Paolo Villaggio
Italian actor Paolo Villaggio poses on the red carpet as he arrives for the screening of the movie 'Fantozzi'' during the Rome Film Festival on October 19, 2015 in Rome TIZIANA FABI/AFP/Getty Images

Paolo Villaggio, an iconic Italian actor, comedian and writer, has died at the age of 84. He passed away at the nursing home of Paideia in Rome, where he had been staying in recent weeks, in the early hours of Monday (3 June).

His daughter Elisabetta announced his death in a Facebook post, where she explained her father died due to diabetes-related complications, a disease, she said, her father had cured "badly".

"Goodbye dad, now you you are free to fly again", Elisabetta wrote on her Facebook post, accompanied by a picture of a young Villaggio holding hands with his daughter and his son, Pierfrancesco.

"He was the king of laughter. He represented a breaking point for the typical Italian comedy. He was able to tell true things, in a sardonic and sincere manner," Ricky Tognazzi, a fellow Italian actor said of him, according to news agency Ansa.

Italian prime Minister Paolo Gentiloni wrote on Twitter: "I remember Paolo Villaggio. An extraordinarily talented comic who taught entire generations in Italy to recognise their tics".


 Accountant Ugo Fantozzi
Accountant Ugo Fantozzi is perhaps the most famous character impersonated by late actor Paolo Villaggio YouTube Screenshot

Born in Liguria in 1932, Villaggio initially studied law, but failed to complete his degree. His career as an actor began in the late 1960s after he appeared in TV programmes in which he introduced some of his most famous characters including the magician "Professor Kranz" and the timid accountant Giandomenico Fracchia.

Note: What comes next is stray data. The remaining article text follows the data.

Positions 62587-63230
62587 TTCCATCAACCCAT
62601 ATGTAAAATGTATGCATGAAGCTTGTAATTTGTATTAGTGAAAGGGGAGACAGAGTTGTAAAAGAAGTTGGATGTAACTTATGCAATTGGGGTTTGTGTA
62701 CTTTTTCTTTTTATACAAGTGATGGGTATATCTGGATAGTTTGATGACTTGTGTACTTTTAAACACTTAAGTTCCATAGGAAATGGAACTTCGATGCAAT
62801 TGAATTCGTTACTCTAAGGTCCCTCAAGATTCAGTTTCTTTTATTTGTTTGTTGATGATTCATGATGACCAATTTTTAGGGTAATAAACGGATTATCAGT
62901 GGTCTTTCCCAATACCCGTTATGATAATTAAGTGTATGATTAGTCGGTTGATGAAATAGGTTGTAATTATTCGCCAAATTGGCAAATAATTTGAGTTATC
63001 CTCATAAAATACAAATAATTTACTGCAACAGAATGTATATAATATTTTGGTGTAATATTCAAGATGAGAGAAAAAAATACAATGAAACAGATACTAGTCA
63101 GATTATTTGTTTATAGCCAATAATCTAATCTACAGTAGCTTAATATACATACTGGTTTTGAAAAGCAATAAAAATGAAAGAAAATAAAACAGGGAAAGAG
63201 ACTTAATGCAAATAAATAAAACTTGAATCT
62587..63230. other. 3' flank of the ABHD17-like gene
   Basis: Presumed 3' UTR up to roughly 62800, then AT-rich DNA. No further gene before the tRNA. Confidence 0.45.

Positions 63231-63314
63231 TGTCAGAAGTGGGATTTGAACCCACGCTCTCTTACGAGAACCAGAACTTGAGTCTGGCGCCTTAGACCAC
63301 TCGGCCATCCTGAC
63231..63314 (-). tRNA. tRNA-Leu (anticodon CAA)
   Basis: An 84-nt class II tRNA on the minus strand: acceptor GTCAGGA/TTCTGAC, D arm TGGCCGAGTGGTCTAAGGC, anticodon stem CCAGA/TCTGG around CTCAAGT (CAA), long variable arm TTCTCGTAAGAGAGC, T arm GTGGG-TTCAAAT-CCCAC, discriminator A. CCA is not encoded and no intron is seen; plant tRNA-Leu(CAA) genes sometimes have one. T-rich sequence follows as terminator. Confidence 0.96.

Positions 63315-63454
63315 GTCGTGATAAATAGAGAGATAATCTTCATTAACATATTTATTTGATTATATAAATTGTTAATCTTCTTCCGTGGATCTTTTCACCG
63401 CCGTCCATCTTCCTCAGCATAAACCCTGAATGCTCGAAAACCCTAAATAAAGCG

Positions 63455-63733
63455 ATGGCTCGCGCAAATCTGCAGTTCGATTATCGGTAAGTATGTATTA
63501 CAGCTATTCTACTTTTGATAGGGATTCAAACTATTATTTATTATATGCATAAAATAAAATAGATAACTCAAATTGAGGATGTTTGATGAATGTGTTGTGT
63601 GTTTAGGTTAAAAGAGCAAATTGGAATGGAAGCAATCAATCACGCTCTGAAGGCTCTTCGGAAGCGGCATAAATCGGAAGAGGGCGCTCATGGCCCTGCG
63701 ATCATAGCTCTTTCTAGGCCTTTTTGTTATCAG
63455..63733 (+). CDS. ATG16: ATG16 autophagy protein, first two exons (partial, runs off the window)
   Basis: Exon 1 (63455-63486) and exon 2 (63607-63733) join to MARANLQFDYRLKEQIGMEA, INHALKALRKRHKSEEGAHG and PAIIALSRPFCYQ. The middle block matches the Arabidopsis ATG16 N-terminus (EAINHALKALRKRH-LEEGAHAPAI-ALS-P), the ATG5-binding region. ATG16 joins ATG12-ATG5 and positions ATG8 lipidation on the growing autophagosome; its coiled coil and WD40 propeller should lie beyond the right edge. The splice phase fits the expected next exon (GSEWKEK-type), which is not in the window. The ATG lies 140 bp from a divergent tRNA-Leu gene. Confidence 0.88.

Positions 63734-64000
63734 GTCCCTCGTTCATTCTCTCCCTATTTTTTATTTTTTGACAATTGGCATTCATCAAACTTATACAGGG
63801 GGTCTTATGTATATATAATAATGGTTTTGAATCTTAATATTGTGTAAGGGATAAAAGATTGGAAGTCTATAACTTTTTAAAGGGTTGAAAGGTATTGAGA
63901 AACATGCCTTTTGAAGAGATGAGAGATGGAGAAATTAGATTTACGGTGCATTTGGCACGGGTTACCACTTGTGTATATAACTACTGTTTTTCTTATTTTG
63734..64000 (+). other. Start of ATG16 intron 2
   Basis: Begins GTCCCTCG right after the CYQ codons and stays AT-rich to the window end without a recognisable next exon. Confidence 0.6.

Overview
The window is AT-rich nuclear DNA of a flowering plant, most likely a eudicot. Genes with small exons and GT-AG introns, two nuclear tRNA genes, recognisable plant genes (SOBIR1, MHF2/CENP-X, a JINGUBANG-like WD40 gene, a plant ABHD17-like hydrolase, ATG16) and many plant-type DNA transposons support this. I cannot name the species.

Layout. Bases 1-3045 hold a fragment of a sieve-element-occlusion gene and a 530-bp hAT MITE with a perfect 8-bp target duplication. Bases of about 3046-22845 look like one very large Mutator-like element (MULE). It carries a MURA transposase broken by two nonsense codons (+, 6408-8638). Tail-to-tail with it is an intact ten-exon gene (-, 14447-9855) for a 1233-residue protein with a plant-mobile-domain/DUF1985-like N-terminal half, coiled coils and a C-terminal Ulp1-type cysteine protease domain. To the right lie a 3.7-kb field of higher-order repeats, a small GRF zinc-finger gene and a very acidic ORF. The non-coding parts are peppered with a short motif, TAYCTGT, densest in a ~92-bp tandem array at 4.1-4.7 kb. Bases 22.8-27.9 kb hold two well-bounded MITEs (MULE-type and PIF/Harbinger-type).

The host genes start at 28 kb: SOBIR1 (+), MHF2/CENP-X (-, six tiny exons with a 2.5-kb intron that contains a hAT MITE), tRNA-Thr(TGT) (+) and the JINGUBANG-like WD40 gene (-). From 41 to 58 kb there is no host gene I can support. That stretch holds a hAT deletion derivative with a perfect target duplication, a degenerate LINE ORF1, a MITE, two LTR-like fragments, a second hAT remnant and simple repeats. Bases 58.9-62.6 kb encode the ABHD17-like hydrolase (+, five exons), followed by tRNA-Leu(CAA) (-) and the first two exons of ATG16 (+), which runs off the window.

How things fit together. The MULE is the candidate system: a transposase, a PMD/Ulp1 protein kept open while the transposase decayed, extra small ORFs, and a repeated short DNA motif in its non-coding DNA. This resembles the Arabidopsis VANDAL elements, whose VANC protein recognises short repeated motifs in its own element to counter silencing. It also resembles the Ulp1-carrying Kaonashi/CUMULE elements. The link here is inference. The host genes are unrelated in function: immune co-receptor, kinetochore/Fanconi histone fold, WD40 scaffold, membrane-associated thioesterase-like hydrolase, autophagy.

Villaggio became famous for playing tragicomic characters, depicting the typical "average Italin man" in 1960s and 1970s.

However, he forever has a place in Italian cultural history as Ugo Fantozzi, the character he created and played in numerous movies.

Villaggio first devised Fantozzi a clumsy man with a weak personality, perennially followed by misfortune and subjugated by his boss – in short stories he wrote for L'espresso and l'Europeo magazines in 1960's.

As the popularity of the character and his vicissitudes continued to increase, Villaggio collected all his short stories in a book, Fantozzi, which was published in 1971. It became a best-seller and won the Gogol prize in Moscow.

The first movie about Fantozzi was made in 1975. Villaggio played Fantozzi in this and all the other movies featuring the unlucky accountant.

Villaggio appeared in several other movies and theatre plays and collaborated with other highly-acclaimed Italian actors including Roberto Beningni as well as directors including Federico Fellini.

Villaggio received several cinema awards, including the Golden Lion, the highest prize given at the Venice Film Festival.

His career as a novelist continued throughout the 1990's, when he wrote several books including Fantozzi saluta e se ne va (Fantozzi Says Goodbye and Leaves).

More recently, he appeared in the TV Show Carabienieri, Gerdamerie, as a homeless man who would occasionally help police solve crimes.